Peru Day 5: Huchuyccasa Pass
7am departure in the van. Just one van: there were only eight of us doing today’s hike, nine with our guide, so we all fit in one van. We drove the hour to the tiny village of Quiswarani where (no surprise) several vendors spread their blankets of wares. We stretched our legs, peed, stuffed our cheeks with a giant wad of coca, and started off.
REI contracts with Quechua communities to offer access to remote and isolated trails—part of their promise is that we won’t be among hordes of travelers. (Do they do this responsibly? Fairly? I have no way of knowing but choose to trust them). So what we started off on was not so much a trail as a hint; a mere trace of differently-worn terrain on a steep hillside. The first ten minutes were actually kind of uncomfortable, requiring nimble and careful footing. Not yer-gonna-die terrain, but a slip could have consequences. (Neither Melchior—our Quechua mule driver, another part of the REI package—nor his mules seemed in any way concerned. Keep that in mind when considering my whining.)
After those first ten minutes, though, we met a fair trail. This was not wide gradual gentle Inca trail, it was just regular-use llama-herding and mountain-crossing trail. Rocky, uneven, and, near the passes, pretty steep at times. I was glad for my trusty old boots, even though (more on this later) they didn’t quite survive the trek intact.
Up we went, past a fenced-off preserve for a threatened species of tree, the vistas expanding with each step, until we crested a small hill and were met with the most unexpected tranquil lake. (And alpacas. But we were already used to alpacas. Enough already about alpacas.) We paused here, some to snack, some to catch breath, some to walk around the lake and marvel at how different it looked from each direction, how deeply it reflected sky and ground and hopes and fears and—oops, sorry, never mind.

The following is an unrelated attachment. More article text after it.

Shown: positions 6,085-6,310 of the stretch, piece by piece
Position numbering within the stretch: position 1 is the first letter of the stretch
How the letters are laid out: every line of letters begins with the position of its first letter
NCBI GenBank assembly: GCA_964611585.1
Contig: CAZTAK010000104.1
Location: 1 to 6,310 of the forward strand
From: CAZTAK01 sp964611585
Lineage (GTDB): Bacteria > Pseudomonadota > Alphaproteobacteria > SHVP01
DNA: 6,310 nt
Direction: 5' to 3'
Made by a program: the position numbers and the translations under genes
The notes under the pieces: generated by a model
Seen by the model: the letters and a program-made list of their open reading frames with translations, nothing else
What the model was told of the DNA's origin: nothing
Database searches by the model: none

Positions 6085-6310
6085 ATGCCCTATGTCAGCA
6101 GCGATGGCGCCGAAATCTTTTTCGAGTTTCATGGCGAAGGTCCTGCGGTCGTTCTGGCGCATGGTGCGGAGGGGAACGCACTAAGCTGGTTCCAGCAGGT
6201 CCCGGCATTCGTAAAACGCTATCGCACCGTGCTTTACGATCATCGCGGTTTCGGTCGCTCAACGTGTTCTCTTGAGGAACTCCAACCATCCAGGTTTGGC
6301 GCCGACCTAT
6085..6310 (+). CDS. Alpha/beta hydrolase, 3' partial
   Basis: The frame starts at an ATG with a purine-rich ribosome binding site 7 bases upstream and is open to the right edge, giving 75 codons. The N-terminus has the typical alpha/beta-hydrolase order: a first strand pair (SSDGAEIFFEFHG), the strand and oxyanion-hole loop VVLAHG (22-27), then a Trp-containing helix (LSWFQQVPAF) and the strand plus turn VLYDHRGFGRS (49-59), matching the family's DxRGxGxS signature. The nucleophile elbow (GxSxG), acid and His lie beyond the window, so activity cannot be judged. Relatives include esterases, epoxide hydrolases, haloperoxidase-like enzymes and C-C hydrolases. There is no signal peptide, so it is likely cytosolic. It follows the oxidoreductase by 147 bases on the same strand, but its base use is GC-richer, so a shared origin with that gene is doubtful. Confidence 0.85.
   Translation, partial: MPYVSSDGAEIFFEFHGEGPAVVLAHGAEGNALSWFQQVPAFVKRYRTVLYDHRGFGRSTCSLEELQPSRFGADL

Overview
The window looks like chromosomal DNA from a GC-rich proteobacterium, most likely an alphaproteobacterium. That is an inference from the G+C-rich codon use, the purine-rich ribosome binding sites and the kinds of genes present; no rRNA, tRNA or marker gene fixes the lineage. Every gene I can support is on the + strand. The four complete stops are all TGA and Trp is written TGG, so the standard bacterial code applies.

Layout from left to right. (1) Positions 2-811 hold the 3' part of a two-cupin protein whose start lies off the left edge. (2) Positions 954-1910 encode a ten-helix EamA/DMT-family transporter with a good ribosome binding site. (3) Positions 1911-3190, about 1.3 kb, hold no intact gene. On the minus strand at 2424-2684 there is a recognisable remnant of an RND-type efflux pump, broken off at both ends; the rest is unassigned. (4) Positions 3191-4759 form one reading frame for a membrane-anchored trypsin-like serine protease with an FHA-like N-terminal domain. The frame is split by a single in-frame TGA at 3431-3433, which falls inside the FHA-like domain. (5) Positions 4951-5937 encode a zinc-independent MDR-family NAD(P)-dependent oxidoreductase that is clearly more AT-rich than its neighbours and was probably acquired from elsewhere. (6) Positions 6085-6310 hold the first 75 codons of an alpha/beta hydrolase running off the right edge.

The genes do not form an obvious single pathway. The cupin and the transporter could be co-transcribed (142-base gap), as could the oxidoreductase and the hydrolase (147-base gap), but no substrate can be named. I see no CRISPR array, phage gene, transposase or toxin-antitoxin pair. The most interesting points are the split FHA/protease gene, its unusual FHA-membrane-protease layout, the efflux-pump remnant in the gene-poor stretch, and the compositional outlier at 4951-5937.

Onward and upward; we still had another thousand feet to the first pass. The trail grew steeper. My pace slowed, my breath wasn’t coming quite as easy. Yesterday and today, at least until now, I’d been hiking at my own comfortable pace—getting a little ahead of the group, then hiking back down when I saw them stop so as not to miss interesting snippets from our guide, then back up. (You may know dogs who do this). Near the top, those vertical inches seemed to get more and more precious; I was rather less inclined to jog down and then back up. This old dog decided to just plod on up. I stopped twice so as not to get too far ahead, but never ceded a single hard-won step.
The First Pass
Huchuyccasa Pass. My altimeter watch gave one reading, our topo map another, it doesn’t matter: it’s well above 14,000 feet and the highest terrestrial point on which I’ve yet set foot. Yes, really: even living so close to Colorado, having friends who hike or run fourteeners on a whim, I’ve never done so. Mostly it’s my abhorrence of driving and it has placed me in the ironic position of having dumped enormous quantities of CO2 into the atmosphere—much more than any number of car trips—just to hike my first fourteener, and even then it’s a measly pass, not a peak. Maybe I’ll let that guilt go.
On the other side of the pass was, as you might expect, a lake. We never learned its name; Google Maps labels it Killaqucha. It has its own Wikipedia page. “Moon lake”. I never saw its corresponding river, wider than a mile; and although I’ve never in the past particularly cared for that song I’m now awestruck at the appropriateness of one particular lyric:
There's such a lot of world to see
Amen, my huckleberry friend. Amen.
Down and Up